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The number of Americans infected with HIV has surpassed 1 million, boosted by skyrocketing crystal use among sexually active gay men--and by decreasing mortality from AIDS.

At the Los Angeles Gay and Lesbian Center during the past few years, the staff has become more and more used to gay men who test positive for HIV after admitting to a crystal meth addiction. "If you had asked any of our counselors, anecdotally, they would have said that 90% of new HIV cases were linked to meth," says Quentin O'Brien, the center's director of health and mental health services.

It's not quite that high, but still alarming.

In June the center released startling findings: Nearly one in three gay and bisexual men who tested positive at the clinic in 2004 admitted to using meth. That rate is nearly three times greater than the proportion of HIV-positive men who admitted using the highly addictive drug in 2001. In addition, more than 10% of all men who have sex with men tested at the center in 2004 said they had used meth, almost double the rate from 2001.

"There's evidence we're still on an upward trend, and it's not abating," O'Brien tells The Advocate. "For gay men it's linked to sexuality. It is so strong that many people who say that once they have sex on crystal, there's no going back. We need to let them know that things that are often appealing have a consequence."

The Los Angeles Gay and Lesbian Center's data was released at a national HIV prevention conference, as was another unsettling piece of news: The number of Americans now living with HIV has passed the 1 million mark.

Officials call that news a mixture of good and bad. On one hand, it means that a greater number of people are living longer on anti-HIV drugs that were not around when the virus ravaged gay men in the 1980s.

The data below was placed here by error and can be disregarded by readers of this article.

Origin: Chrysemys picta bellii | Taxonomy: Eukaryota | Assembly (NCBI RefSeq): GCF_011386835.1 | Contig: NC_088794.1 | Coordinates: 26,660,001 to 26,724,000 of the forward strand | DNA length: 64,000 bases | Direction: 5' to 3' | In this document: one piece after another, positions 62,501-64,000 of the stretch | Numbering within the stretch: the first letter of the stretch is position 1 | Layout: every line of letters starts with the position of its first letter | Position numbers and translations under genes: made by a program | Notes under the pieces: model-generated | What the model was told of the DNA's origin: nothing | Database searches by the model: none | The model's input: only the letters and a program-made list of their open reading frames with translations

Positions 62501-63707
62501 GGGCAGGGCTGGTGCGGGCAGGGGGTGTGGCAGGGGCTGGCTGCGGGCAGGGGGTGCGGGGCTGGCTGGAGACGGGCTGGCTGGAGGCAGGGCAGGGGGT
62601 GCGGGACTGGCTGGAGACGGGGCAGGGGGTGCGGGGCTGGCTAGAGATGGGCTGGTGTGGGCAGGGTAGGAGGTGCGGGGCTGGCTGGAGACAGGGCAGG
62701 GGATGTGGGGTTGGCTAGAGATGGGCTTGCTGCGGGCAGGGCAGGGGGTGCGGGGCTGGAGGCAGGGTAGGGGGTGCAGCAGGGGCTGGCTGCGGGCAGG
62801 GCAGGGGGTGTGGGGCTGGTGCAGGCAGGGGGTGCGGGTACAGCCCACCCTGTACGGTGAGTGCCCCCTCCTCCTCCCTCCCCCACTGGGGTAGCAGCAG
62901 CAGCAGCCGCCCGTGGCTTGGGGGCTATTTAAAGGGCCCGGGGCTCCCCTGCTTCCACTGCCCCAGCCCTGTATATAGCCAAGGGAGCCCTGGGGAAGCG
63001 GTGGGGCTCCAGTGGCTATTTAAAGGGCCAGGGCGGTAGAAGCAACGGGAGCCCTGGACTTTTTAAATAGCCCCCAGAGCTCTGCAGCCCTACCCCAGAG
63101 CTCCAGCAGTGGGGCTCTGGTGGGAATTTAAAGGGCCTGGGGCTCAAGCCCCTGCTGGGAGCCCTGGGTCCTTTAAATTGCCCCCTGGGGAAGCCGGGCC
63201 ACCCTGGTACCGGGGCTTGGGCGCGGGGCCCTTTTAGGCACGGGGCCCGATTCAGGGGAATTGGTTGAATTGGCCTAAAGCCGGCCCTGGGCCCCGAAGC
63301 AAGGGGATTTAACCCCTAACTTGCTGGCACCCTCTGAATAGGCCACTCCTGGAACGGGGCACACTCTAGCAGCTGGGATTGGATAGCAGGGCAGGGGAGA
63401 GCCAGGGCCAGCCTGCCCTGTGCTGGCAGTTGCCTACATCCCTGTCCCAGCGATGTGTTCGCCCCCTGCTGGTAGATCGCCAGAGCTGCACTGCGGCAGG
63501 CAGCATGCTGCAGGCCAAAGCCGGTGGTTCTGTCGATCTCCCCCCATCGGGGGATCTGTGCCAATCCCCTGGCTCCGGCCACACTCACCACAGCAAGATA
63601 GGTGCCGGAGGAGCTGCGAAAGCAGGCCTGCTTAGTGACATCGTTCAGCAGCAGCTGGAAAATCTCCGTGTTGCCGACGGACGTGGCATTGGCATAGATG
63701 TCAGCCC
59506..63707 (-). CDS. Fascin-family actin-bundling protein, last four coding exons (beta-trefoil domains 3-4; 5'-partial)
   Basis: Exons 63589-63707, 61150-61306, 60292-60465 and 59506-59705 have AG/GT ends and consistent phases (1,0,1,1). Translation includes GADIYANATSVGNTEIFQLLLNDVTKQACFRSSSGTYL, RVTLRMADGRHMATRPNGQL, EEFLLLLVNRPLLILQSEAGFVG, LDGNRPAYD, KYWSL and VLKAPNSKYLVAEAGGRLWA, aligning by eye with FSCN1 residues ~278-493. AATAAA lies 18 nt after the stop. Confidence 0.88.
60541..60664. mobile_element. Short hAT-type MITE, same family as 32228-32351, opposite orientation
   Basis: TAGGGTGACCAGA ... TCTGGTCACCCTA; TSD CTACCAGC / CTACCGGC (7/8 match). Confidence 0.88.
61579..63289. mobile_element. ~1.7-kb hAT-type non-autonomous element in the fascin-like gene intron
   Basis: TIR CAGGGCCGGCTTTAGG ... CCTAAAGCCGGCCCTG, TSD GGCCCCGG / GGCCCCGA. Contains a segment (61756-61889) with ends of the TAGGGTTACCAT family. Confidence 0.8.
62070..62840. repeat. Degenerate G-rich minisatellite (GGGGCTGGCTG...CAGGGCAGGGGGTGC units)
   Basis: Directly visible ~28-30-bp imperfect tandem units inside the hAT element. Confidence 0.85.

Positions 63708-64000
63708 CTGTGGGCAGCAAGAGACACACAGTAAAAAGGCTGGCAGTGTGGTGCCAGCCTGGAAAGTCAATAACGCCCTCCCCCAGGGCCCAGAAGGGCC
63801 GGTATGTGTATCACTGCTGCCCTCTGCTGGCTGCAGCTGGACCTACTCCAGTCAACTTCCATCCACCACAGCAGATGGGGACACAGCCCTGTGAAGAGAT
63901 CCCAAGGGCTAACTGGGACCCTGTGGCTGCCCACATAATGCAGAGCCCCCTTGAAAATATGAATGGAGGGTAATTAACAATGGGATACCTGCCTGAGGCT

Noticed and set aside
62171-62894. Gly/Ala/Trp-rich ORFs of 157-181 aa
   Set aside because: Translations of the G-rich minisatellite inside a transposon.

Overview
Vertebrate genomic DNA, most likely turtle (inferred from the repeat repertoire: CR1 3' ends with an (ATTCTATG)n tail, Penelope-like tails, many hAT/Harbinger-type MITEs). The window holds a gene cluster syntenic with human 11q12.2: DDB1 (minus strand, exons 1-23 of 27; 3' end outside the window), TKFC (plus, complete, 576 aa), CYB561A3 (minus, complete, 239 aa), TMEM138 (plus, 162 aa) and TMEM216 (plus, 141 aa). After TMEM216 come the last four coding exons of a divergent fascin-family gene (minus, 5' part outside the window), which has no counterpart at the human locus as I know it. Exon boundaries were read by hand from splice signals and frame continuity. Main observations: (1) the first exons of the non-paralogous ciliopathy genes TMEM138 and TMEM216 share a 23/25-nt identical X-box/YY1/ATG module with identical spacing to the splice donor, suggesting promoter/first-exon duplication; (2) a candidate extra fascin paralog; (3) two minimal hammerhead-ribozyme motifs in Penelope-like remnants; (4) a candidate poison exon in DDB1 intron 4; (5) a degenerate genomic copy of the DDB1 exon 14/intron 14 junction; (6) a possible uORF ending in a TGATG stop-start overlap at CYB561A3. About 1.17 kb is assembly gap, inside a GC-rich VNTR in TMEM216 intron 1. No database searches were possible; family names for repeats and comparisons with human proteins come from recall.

"While treatment advances have been an obvious godsend to those living with the disease, it presents new challenges for prevention," Ronald Valdiserri, deputy director of the Centers for Disease Control and Prevention's National Center for HIV, STD, and TB Prevention, told attendees. He renewed a call for health officials to reach the estimated 25% of Americans who have contracted HIV but do not know it.

The new estimates indicate that African-Americans account for 47% of HIV cases, and gay and bisexual men make up 45% of those living with the virus that causes AIDS, the CDC believes.

Yet the new figures also mean that the CDC has failed on a pledge made in 2001, when the agency set a goal of cutting in half the 40,000 new HIV infections that have occurred annually since the 1990s. "It is clear that we have not achieved that goal. We have not halved the rates of new infections," Valdiserri told the conference. "But we do think we are making progress."

Some health officials believe that the number of new annual infections is closer to 60,000. "We're seeing more infections, that's the bad news. But the good news is that many of us are living longer," says Terje Anderson, who was diagnosed with HIV eight years ago and with AIDS four years ago. He now serves as executive director of the National Association of People With AIDS. "It just points out how far we still have to go in really dealing effectively with this in this country. Maybe passing the million mark will drive home that this thing is getting bigger and it's not going away."

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